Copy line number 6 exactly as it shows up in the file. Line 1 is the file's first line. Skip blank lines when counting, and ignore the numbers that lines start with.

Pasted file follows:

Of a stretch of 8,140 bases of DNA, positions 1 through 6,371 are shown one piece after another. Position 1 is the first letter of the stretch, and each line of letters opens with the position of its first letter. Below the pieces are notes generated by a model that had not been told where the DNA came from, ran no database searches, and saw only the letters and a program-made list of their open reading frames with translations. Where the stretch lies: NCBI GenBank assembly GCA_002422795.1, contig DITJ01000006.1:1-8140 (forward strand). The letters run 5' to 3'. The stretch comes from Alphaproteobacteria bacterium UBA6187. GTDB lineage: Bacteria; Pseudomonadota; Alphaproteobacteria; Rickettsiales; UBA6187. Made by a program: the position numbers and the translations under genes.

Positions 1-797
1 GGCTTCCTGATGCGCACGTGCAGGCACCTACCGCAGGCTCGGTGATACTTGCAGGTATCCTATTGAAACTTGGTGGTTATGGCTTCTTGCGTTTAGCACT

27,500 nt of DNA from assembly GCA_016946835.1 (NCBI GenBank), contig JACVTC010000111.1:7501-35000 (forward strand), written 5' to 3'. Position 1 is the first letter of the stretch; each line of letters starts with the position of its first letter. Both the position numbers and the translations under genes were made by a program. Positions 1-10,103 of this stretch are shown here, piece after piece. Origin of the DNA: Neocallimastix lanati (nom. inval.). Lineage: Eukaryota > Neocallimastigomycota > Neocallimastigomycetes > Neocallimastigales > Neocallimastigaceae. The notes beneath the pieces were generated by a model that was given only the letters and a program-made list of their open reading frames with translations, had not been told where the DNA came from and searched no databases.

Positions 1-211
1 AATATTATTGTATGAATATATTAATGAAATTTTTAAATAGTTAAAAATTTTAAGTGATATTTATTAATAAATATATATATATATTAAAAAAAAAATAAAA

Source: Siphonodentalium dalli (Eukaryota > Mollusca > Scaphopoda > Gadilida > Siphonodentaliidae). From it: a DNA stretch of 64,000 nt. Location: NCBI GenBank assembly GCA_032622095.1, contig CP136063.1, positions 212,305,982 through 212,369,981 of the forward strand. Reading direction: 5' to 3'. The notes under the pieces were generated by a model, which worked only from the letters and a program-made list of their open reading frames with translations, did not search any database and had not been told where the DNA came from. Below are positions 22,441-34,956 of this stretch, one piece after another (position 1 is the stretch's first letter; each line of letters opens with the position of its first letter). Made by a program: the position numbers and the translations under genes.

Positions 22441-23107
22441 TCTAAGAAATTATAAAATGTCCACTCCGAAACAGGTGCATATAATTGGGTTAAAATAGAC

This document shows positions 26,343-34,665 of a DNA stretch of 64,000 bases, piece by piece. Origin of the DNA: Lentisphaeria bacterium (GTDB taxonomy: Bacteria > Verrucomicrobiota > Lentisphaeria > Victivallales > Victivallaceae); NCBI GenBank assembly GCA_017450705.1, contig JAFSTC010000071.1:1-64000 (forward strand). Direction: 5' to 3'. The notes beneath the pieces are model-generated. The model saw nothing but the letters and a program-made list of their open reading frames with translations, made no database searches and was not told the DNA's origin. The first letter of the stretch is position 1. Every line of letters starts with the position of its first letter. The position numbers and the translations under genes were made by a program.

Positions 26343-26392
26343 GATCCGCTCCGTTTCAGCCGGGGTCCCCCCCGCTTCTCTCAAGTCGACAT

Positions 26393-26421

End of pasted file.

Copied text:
1 AATATTATTGTATGAATATATTAATGAAATTTTTAAATAGTTAAAAATTTTAAGTGATATTTATTAATAAATATATATATATATTAAAAAAAAAATAAAA